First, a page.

Do you Need a Polarizing Filter for Nature and Wildlife Photography Expeditions?

Filter manufacturers may not really enjoy this post, but the truth is that filters are very antiquated in the world of digital photography.  With the incredible abilities of programs like Lightroom, Photoshop, Picasa, iPhoto, and others, you rarely have the need for physical filters anymore.  Now, with the click of a button, you can “cool”, “warm”, and color correct your photos after the fact with incredible precision and ease.

However, there are a small handful of filters that are still quite important to have, the effects of which cannot be perfectly replicated in photoshop or similar programs.  These include Neutral Density, Graduated, and Polarizing filters.  For this post, we’ll be talking about Polarizing filters.

For starters, let’s look at what a polarizer even does.  Basically, it’s a piece of glass that has invisible bars to it that only allows light to pass through at a certain angle or range of angles.  As you can see from the above graphic, light starts out in all sorts of directions, but then passing through the Polarizer, it is filtered into a more orderly set of wavelengths.

To skip through a bunch of scientific explanation, the basic outcome is two-fold.  One, you get rid of a good bit of reflection, and two it produces much deeper shades of blue when photographing skies.  Most photographic polarizers are what’s known as circular polarizers, as they can be rotated to produce a gradient of polarizing intensity.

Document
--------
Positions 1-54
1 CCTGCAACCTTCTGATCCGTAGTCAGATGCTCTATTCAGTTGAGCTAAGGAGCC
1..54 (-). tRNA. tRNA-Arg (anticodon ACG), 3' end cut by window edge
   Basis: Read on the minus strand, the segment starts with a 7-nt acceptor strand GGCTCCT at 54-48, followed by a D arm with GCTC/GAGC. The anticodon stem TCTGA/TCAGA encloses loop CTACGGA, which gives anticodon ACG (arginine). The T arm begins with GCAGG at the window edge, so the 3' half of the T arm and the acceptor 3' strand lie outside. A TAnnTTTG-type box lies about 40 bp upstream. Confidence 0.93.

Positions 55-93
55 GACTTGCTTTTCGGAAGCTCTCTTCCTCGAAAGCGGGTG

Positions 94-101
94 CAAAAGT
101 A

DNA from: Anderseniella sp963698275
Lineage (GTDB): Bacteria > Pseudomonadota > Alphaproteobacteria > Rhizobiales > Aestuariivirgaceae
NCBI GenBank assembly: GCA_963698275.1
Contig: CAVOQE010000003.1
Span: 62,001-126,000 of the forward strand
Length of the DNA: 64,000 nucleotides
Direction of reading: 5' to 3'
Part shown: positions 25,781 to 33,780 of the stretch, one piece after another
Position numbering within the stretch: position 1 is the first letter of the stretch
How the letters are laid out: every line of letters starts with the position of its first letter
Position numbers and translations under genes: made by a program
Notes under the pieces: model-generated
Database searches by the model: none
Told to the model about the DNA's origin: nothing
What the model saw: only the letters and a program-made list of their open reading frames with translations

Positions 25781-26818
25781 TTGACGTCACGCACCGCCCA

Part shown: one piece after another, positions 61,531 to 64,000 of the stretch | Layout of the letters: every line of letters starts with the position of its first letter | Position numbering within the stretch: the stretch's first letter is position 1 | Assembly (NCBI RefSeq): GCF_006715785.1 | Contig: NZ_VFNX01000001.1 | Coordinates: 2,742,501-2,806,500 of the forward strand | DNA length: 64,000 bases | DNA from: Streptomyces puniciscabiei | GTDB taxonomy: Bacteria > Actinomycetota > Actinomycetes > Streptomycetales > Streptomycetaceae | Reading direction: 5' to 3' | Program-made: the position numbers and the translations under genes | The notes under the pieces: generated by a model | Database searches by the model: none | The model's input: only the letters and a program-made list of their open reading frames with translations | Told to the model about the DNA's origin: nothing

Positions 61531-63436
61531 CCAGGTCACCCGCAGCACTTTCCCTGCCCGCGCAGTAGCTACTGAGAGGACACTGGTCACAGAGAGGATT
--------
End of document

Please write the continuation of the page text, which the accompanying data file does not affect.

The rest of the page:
So, when might all this be useful?

Filtering out surface reflection can be very helpful when photographing watery landscapes.  But, not just any water…it has to be smooth, highly reflective water.  For instance, say you’re photographing breaching humpback whales in choppy water…what will happen?  Not much.  Sure, the bright glare on the water will be cut down slightly, but frankly, not significantly.  What if, however, you’re photographing a lake with river rocks below the surface?  Yep!  That’s a perfect time to use a polarizer, as long as you want to also capture the rocks below and the water isn’t too deep.  Scenes in Glacier National Park are ideal for this, like the below.

But truthfully, what most photographers enjoy most about polarizing filters is their ability to yield more saturated-looking skies.

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